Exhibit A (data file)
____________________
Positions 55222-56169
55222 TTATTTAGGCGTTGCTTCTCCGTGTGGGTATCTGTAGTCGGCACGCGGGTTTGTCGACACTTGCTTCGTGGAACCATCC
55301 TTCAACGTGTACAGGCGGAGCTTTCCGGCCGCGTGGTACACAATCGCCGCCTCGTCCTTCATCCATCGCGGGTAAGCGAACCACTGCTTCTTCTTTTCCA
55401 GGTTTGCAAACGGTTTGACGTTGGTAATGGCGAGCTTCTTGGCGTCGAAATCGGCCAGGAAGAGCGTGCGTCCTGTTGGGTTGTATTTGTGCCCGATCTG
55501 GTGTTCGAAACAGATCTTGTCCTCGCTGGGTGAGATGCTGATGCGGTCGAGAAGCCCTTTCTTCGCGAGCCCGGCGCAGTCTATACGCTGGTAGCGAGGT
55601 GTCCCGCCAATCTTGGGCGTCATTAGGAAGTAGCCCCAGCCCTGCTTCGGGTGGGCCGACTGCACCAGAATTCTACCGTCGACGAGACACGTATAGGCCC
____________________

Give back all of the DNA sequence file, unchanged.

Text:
Positions 55222-56169
55222 TTATTTAGGCGTTGCTTCTCCGTGTGGGTATCTGTAGTCGGCACGCGGGTTTGTCGACACTTGCTTCGTGGAACCATCC
55301 TTCAACGTGTACAGGCGGAGCTTTCCGGCCGCGTGGTACACAATCGCCGCCTCGTCCTTCATCCATCGCGGGTAAGCGAACCACTGCTTCTTCTTTTCCA
55401 GGTTTGCAAACGGTTTGACGTTGGTAATGGCGAGCTTCTTGGCGTCGAAATCGGCCAGGAAGAGCGTGCGTCCTGTTGGGTTGTATTTGTGCCCGATCTG
55501 GTGTTCGAAACAGATCTTGTCCTCGCTGGGTGAGATGCTGATGCGGTCGAGAAGCCCTTTCTTCGCGAGCCCGGCGCAGTCTATACGCTGGTAGCGAGGT
55601 GTCCCGCCAATCTTGGGCGTCATTAGGAAGTAGCCCCAGCCCTGCTTCGGGTGGGCCGACTGCACCAGAATTCTACCGTCGACGAGACACGTATAGGCCC